BTG SEL with Private Road Running Club

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The Korean crew put in work for their home event

Editor's Note: We have a great relationship with Korean crew Private Road Running Club (PRRC). To us, they epitomise what run crews are all about. Here, James Lee McQuown breaks down their home city marathon, with beautiful imagery captured by Seonggeon Ahn (@guntastic).


We first learned of Bridge The Gap (BTG) from afar, through social media. Our first real experience with BTG was not until our Japanese neighbors, Athletics Far East, started hosting their own events. And it was not until a couple years of participating in Tokyo, did we dare to wonder if this was something that we could do.

No stranger to community building, Private Road Running Club (PRRC) developed as an extension of our preexisting crew, 360 SOUNDS. For those unfamiliar, this year 360 SOUNDS celebrates 14 years of party-making, scene-shaping, street cred. We are a collection of underground artists, made up mostly of DJ’s, but also photographers, graphic designers and other creative types. Back in 2013, PRRC was born out of this community. Our group runs actually jumped-off at Rm.360, an independent record shop ran by our brother DJ Soulscape. I think what sets PRRC aside from other crews is that we developed organically due to the creative nature of the group. Our crew’s warmth, energy and core values are representative of the city we live in and our street culture grassroots. So it was only a natural progression for us to extend an invitation to the world and start hosting our own BTGSEL back in 2017.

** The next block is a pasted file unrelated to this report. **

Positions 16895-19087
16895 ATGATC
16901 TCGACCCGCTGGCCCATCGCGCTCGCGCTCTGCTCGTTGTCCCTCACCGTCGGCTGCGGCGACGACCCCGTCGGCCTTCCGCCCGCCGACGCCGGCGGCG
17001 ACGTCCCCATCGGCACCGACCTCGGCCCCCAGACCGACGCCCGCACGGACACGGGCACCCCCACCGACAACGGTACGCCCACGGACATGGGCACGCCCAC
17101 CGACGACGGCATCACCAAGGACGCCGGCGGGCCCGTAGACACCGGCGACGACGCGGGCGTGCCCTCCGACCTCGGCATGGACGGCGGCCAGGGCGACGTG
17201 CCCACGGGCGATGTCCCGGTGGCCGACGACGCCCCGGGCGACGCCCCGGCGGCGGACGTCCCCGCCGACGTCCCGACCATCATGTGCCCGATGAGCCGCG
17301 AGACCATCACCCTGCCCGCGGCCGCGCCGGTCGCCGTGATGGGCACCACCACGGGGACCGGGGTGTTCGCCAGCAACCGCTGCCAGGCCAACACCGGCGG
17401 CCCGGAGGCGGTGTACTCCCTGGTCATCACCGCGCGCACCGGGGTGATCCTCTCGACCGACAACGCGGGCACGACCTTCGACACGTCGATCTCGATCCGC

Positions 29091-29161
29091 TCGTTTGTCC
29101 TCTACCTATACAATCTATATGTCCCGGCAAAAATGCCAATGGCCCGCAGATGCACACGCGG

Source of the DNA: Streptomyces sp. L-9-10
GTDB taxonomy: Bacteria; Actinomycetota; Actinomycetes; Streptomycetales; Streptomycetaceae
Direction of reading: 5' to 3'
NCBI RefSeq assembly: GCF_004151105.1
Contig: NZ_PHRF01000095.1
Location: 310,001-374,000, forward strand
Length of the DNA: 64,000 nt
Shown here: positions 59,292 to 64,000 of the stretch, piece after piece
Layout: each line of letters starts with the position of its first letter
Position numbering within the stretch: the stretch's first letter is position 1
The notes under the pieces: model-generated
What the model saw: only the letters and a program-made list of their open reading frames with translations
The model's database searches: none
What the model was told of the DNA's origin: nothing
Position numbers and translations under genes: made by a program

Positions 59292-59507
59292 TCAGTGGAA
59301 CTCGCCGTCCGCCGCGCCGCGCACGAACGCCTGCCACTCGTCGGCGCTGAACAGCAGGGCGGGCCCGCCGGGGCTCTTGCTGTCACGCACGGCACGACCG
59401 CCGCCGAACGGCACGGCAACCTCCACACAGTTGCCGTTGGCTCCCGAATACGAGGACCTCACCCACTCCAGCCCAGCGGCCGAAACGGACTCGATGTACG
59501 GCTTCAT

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Whether it is craft beer, nitro brew coffee or even designated driver apps, Seoulites are some of the fastest early adopters on the planet; making our city one of the trendiest in the world. Seoul really is a 24hr nonstop sort of town. Practically any kind of food delivered readily, lightning fast free WiFi everywhere, great public transit, an abundance of taxis; it is one of the safest and friendliest metropolises you will ever visit. As a runner, I am very thankful for the plentitude of saunas, cheap massage and acupuncture places that can be found in damn near every neighborhood. Seoul is split into North and South by the Han River. Riverside is where you will encounter most of the city’s runners, because it possesses an expansive uninterrupted well-paved route to your desired distance while still remaining within the city. Although littered with skyscrapers and ginormous apartment complexes, if you are lucky to be in town while all the flowers are in bloom, it is very easy to appreciate how much green space there is scattered about Seoul.

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Co-leader of PRRC, James